Virtual Reality is arguably the next big thing that’s heading for our lives later this year, and as the history has shown us the progression will only continue forwards in the future. We know what Oculus Rift and Samsung GearVR can do, but are they still the top dogs of the game?
It’s easy to get swallowed up by all the technical information sprouted by the current VR companies: high resolution this, low latency that – all kinds of things that just fly over the head of many as we’re only eager to see how well the system performs when it comes down to actual use, be that gaming or otherwise. But there seems to be one quite big thing still missing.
You see, while the whole looking around in the virtual reality world in completely, or at least nearly completely, in real time is cool and all it’s actually not that realistic when you really think about it. Go ahead and raise your head, see what happens. Now look around the space you’re in. Did you notice it? You might have not, but after I expose the secret here you think it’ll be obvious. The secret is eye movement. When you move your head, your eyes don’t stay fixed to one place or depth; they go around, focusing on things and moving on their own regardless of how your head is positioned. And this is exactly what many VR gadgets are missing.
The human eye is not fixed to an infinite focus, like a video game or an old camera phone is. Our focus changes according to what we’re look at, be that thing either near or far. When we look at our hand, the background goes blurry since our eyes are not able to focus there, and vice versa. Currently no VR headset offers this ability, and you only have one fixed way of looking around – it’s as if you were a camera! But a new competitor to the market has emerged, and they have fixed this problem.
FOVE – the eye-tracking VR headset
You start off with calibrating the system by focusing on a green dot on the screen. This is done to make sure that the eye tracking works correctly and provides the required result to stand out from the masses. The tech demo of FOVE might not look like much, but it’s the technology that counts. In the demo you’re tasked with shooting spaceships by targeting with your eyes. The depth-of field when looking around your own craft also changes depending on where you are looking at – just like it would in real life. The system is by no means instant at the moment, but the latency is barely noticeable so for a prototype version it’s very, very impressive!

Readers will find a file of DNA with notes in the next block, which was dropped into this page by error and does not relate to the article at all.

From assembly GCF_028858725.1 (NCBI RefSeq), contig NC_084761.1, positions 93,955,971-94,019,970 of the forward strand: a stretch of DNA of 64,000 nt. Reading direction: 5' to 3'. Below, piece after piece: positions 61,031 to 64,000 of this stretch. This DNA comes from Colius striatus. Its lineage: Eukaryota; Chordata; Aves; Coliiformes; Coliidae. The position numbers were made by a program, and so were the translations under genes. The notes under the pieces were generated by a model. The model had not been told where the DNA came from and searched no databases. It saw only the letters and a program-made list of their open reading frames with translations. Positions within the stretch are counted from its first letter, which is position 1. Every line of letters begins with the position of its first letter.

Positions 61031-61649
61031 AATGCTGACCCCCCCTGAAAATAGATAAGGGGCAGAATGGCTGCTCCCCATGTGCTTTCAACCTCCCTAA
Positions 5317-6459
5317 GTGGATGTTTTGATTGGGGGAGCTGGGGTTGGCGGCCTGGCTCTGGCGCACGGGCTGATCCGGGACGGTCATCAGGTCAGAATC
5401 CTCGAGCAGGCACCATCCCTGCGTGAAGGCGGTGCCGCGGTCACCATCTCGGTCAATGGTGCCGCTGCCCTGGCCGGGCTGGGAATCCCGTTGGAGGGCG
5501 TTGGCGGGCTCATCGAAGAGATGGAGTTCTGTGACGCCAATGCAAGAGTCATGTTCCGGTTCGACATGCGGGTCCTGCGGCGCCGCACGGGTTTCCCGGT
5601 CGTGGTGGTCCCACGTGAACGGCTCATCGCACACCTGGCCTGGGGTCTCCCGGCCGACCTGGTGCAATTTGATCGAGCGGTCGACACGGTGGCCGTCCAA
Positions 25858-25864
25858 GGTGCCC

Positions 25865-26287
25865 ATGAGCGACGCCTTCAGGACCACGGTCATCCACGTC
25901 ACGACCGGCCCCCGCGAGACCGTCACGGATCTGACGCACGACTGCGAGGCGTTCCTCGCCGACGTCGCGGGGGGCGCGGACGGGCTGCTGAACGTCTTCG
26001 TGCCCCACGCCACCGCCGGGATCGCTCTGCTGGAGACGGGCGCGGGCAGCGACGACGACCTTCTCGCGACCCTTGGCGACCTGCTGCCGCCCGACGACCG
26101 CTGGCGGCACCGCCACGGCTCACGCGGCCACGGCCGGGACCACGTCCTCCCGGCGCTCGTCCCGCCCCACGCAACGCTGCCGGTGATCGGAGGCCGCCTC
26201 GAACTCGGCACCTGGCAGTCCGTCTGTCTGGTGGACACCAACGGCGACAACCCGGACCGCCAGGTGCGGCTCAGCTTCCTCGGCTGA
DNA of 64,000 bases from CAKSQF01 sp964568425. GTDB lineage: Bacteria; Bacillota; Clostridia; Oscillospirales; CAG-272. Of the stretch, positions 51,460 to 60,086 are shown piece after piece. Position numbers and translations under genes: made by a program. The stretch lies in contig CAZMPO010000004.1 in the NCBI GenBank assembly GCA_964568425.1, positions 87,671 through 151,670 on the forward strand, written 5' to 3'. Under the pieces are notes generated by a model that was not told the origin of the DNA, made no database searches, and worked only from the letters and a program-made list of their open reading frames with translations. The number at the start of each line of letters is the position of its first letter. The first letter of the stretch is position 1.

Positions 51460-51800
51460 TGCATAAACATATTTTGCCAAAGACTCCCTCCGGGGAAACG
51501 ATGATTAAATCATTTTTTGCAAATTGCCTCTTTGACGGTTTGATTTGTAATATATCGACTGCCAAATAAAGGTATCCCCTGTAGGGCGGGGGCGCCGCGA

While initially it might sound like a marketing gimmick to glorify something that’s no different than the competition, eye tracking is definitely a big thing in the VR field and it’s sure to stir up some conversation about the technology itself. Not having a fixed view is a game changer, for much better, so it will be interesting to see how the other companies will be responding to this. It’s clear than the tech will be coming to later versions of any and all VR headsets out there, but would a person really purchase Rift when they’d “need” to replace it in a year or two to get a better, much more realistic version for themselves? In this case that might just make sense, but what about the pricing?
Nothing is set in stone, but currently the FOVE floats around $399 price point, so it’s by no means cheap, but considering the official price of Rift is $350 the difference can easily be justified. After all we are talking about a big technological leap forward. One that will both make the usage of the headset way more realistic and at the same time lessen the performance requirements as less of the virtual world will need to be available in the same quality at the same time.
Or can it, really? We all have our individual needs for our devices and gadgets, so it’s impossible say how much some people would be willing to pay for an ability they might deem as useless. I’m sure that there will be no discussion regarding whether the eye-tracking is useful or not – because let’s face it, it is – but will it really justify the difference of $49 for your average gamer? If you don’t need to be using the top of the line device, saving that $49 off might go long way, and you’d still have a rad virtual reality headset at your disposal.
So the question is; would you be willing to spend a little more cash for eye-tracking technology? Or do you feel it’s simply not worth it, and cheaper device will do?